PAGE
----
“He’s a specialist in failure.” As soon as the words tumbled from his lips you knew this one would stick. Some were shocked, others chuckled. Most agreed this was a calculated act of escalation by the game’s master manipulator.
History, of course, is written by the winners and Jose Mourinho has done more than most to be put in that category. However, there’s a danger in allowing the reputation of the Chelsea boss to frame every controversy surrounding the famous coach.
Take those comments on Arsene Wenger that were perceived as classic Mourinho mind games. If the quotes had been attributed the other way round then the narrative would’ve remained remarkably similar. If Mourinho had made a comment about fear of failure then Wenger would be seen as ‘blowing his top’ or ‘taking the bait’ in reply. When Mourinho responds it is Machiavelli incarnate.
In fact, the Portuguese coach’s outburst felt particularly odd coming from a character so famous for taking the pressure off his players. Witness the way that a home draw with West Ham became a story about the visitors’ Victorian football or an away defeat to Aston Villa became a tale of refereeing indiscretions. Even the row with Wenger was sparked by the incessant and increasingly absurd attempts to play down Chelsea’s hopes.
But the ‘specialist in failure’ line was something different. This has put the pressure firmly back on Chelsea ahead of Saturday’s game at Stamford Bridge. Win and the Blues have merely done their job. Lose and their 74-game unbeaten Premier League home record under Mourinho is gone. And it would be fitting if the man to vanquish him would be “the voyeur” himself.
After all, and it really ought to go without saying, Wenger is anything but a specialist in failure. Indeed, there remains something mildly disconcerting about how quickly the Frenchman was able to stroll into English football and turn Arsenal into a title-winning side. While Blackburn were famously wondering why you’d need Zinedine Zidane when you’ve got Tim Sherwood, Wenger efficiently assembled a team of tomorrow’s superstars.
On and off the field, Arsenal, and by extension English football, was a place transformed. Perhaps even more impressively than the swiftness of the turnaround, Wenger then followed it up by performing that most difficult of tasks – a gift both he and Sir Alex Ferguson shared – in constructing one great side after another.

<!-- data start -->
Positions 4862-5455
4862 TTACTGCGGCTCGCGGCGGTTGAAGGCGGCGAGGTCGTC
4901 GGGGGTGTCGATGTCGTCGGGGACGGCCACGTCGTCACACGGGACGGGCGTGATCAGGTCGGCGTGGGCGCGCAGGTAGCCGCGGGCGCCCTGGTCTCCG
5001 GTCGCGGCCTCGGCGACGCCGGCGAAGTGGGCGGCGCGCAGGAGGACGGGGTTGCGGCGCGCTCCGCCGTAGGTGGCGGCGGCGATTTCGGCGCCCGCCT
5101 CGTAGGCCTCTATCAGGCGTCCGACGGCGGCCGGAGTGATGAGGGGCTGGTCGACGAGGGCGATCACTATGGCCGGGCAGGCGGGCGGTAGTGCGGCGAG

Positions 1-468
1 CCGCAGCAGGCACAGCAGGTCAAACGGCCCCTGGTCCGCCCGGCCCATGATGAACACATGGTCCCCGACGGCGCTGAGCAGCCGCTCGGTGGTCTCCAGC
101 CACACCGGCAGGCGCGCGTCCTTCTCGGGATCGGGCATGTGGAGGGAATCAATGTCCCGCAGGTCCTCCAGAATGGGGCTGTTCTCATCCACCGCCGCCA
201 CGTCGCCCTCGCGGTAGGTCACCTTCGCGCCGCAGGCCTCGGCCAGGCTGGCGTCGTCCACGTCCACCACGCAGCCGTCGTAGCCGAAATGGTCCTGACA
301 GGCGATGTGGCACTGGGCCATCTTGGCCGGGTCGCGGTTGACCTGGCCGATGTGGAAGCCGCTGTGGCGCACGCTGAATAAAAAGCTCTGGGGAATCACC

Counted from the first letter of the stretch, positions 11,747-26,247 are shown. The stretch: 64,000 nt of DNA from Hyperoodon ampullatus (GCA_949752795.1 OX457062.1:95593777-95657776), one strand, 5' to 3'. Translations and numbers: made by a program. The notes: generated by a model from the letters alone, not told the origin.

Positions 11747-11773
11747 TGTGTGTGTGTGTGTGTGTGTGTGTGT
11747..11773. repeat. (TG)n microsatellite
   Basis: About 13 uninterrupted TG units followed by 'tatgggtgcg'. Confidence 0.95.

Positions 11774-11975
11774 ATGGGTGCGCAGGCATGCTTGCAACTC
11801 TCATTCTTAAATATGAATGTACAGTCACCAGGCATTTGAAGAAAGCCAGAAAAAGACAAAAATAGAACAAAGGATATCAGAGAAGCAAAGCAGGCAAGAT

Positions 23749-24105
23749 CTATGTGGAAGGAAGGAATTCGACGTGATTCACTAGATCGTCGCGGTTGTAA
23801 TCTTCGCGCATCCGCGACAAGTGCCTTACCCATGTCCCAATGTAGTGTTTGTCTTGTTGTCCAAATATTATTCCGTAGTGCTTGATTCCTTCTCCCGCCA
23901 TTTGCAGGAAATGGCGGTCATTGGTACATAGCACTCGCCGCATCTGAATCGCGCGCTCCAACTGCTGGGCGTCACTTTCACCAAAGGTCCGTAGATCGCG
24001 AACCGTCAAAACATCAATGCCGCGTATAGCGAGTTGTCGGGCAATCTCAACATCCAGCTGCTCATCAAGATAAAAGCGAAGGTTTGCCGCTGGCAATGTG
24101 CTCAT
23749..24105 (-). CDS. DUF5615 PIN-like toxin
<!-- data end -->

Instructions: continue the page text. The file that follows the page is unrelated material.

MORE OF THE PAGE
Much was made of how Wenger had the savvy to retain the old Arsenal back-four but he also possessed the invention to replace them and build another – this time Invincible - defence. Marc Overmars gave way to Robert Pires, Emmanuel Petit to Gilberto Silva and Ray Parlour to Freddie Ljungberg. The cycle continued.
And when the lean times came he endured, guiding the club through the difficult days, months and years. It’s not been popular. As recently as the autumn, the ‘Wenger Out’ campaign was gathering pace. But you only have to glance at David Moyes’ struggles at Manchester United to appreciate what a dangerous period that might have been for Arsenal in the hands of the wrong man.
Under Wenger, the Gunners have emerged with their Champions League status not only intact but retained throughout. Indeed, only the mighty Real Madrid can boast so many consecutive years of representation among Europe’s elite 16 clubs. Tottenham, for all their endeavours, are still left to mind the gap.
The £42.5million arrival of Mesut Ozil last summer encourages hope that a new era is being embarked upon with the spending constraints of the stadium construction behind the club. Although there remains frustration, particularly following the failure to land a striker in January, there seems to be a little more conviction to the claims that Arsenal will spend big in the summer.
This season they are finally on course to end that lengthy wait for a trophy, with only Wigan Athletic, Hull City or Sheffield United standing in their way. Moreover, victory against leaders Chelsea on Saturday can take the Gunners within a point of the top of the Premier League with a game in hand.
Should that happen it would leave Mourinho - barring another Chelsea miracle in Europe – facing the prospect of his first trophyless season with the club and a second in succession for him personally. Might a mischievous individual suggest he’s becoming a specialist in failure? Wenger would be too diplomatic to say. But he might afford himself a satisfied smirk if his 1000th game in charge of Arsenal should end in victory. He’s certainly earned it.